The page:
When referring to HTML, it is useful to know some words that are used to refer to the
tags and the parts of the tags.
Tags is the word used to refer to everything within the two angle
brackets. For example, in the BODY tag, the start tag is:
And the end tag is:
Similarly, for the IMG tag:
<IMG SRC="myPicutre.gif" ALT="My picture">
Everything within the angle brackets is called the tag, in HTML talk.
Some tags must have beginning and end tags.
For example, the <BODY> tag must have an end tag (</BODY>).
Some tags may have beginning and end tags.
For example, the paragraph tag <P> may have an end tag </P> or not.
And other tags, such as the <IMG> tag, do not
have end tags. They are called empty tags, and are written like
this in XHTML:
<img src="myPage.htm" />
We often refer to HTML tags by using the tag name,
as I have done. Similarly, the IMG tag is referred to by its tag name (IMG). We can also
refer to the A element in A tags when we distinguish it from the attributes (although we
can also refer to anything in the tags as an element, or even to the tags themselves as
elements when we think of them as being part of the document).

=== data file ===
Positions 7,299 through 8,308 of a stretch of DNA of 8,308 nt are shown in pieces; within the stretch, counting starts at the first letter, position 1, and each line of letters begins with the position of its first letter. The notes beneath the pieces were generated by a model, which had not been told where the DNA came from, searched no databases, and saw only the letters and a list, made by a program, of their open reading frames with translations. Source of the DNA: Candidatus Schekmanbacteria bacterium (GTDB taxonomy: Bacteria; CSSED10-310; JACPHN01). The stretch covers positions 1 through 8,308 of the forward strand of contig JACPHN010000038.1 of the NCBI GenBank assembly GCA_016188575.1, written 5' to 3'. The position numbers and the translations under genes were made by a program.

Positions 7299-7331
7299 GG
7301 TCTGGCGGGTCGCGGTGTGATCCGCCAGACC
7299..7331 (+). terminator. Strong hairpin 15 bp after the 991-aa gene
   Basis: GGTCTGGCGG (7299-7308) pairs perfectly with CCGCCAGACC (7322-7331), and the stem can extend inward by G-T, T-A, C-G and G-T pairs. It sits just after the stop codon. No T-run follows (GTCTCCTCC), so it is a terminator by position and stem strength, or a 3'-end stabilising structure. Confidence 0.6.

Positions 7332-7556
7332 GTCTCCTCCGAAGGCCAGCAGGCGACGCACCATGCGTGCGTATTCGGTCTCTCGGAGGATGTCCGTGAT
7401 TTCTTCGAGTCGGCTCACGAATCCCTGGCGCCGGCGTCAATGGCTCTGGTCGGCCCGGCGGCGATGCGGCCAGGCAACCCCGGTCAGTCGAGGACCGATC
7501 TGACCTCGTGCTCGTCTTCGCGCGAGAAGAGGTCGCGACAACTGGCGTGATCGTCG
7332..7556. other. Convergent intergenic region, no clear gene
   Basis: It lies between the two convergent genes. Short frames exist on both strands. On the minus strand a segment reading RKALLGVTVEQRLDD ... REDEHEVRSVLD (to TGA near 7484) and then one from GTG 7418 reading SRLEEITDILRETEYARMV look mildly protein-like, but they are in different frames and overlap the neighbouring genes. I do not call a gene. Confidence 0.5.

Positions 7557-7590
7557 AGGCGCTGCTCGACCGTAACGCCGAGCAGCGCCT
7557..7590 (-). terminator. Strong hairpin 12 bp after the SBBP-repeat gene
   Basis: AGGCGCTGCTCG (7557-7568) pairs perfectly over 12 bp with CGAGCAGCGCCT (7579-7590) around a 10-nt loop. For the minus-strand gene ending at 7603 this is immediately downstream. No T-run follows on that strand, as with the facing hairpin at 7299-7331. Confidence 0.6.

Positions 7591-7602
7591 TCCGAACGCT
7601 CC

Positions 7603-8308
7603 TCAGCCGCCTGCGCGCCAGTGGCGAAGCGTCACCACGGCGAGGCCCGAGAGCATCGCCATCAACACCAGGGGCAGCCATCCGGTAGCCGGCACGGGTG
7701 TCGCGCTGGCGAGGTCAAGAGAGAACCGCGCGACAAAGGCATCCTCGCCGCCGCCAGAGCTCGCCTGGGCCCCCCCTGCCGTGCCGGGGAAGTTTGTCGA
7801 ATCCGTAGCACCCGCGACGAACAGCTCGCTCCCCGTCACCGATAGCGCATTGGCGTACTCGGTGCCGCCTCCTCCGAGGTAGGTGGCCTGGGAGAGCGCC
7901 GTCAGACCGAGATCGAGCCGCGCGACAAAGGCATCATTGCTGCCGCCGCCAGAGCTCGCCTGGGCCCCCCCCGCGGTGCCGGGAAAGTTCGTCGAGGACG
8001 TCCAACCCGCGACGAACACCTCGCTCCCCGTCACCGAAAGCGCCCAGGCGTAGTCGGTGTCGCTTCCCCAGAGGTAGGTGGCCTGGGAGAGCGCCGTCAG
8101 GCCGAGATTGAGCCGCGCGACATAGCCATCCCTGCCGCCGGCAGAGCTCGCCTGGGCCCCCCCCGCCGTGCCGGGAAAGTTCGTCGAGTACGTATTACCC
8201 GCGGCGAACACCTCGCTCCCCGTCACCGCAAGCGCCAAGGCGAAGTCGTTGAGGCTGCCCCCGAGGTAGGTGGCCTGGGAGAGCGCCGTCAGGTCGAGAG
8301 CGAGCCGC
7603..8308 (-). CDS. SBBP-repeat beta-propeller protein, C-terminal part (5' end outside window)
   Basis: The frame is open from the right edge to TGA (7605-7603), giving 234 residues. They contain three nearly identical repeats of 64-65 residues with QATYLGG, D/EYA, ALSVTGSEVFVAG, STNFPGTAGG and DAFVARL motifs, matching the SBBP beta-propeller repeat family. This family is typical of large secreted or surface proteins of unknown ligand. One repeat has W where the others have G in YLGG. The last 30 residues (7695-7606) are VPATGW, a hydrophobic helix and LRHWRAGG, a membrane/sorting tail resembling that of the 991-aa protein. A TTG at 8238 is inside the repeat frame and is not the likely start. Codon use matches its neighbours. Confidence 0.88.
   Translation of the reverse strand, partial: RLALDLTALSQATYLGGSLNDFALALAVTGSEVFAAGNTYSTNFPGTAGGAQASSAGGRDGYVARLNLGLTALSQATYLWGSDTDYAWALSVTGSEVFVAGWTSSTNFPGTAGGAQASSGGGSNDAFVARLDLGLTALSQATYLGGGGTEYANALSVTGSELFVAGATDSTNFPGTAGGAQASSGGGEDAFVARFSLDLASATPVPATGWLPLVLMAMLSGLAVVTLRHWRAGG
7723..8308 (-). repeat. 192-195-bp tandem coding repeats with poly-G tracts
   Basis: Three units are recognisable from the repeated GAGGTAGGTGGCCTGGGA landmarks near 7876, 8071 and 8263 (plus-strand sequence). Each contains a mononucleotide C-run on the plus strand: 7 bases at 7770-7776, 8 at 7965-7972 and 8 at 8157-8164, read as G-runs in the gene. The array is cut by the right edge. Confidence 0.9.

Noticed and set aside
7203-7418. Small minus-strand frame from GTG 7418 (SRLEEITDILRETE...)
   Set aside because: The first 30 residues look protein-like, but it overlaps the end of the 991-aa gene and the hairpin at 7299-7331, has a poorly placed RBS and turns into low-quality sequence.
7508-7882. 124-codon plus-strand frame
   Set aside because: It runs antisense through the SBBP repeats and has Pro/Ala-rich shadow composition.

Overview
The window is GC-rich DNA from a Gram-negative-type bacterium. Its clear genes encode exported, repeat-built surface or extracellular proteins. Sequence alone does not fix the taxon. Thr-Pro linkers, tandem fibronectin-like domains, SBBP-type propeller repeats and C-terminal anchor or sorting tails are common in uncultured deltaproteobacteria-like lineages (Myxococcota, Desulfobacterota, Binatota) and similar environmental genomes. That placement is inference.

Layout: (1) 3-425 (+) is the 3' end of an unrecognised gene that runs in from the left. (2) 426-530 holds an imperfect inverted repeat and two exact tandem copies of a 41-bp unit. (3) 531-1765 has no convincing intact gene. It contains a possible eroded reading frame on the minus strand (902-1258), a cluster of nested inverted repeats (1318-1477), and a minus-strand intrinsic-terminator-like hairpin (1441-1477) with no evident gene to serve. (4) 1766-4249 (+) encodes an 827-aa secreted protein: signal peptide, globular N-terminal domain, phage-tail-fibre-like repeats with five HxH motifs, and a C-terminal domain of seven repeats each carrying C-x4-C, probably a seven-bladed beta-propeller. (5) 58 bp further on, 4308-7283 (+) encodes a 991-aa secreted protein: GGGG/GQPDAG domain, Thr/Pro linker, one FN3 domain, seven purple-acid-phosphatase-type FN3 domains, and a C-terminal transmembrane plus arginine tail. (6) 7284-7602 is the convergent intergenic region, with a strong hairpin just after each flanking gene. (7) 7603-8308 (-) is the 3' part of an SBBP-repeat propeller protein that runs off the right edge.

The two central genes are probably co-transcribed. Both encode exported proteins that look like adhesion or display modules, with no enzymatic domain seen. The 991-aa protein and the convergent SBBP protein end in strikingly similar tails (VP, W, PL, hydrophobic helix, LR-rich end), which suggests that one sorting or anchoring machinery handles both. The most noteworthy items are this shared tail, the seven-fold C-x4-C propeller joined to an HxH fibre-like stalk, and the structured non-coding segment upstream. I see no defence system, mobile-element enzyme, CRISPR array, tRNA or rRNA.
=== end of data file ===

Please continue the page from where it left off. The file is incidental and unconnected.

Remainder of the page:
An attribute is a named
value. So in A tags, the HREF element :-) is referred to as an attribute
of the A tag. The HREF attribute normally takes an URL as a value. In:
<IMG SRC="myPicture.gif" ALT="My Picture"
The ALT attribute has the value "My Picture", And the BORDER attribute takes
the value zero.
So, every HTML tag has a tag name, and zero or more attributes with values. For
<A HREF="#" onClick="MyFunction()"> .... </A>
contains the attribute, "onClick", with the value
has no attributes.
Some sneaky attributes operate under different names. So in the previous example, onClick
is a method and it is also an event handler. Nonetheless, it is still an
attribute. onClick is an event handler because it handles the mouse click
event on its A tag. So when the user clicks on the A tag, the onClick
event handler does something (a method) according to the instructions given by the
Clearly, we can communicate better when we use an agreed language. The HTML tags
are angle brackets and their contents. The first element in the HTML tag is the tag
name. The other elements or attributes can be placed in any
order inside the tags.
The attributes may also be described using other words - for example, onClick can be
described as a method or an event handler.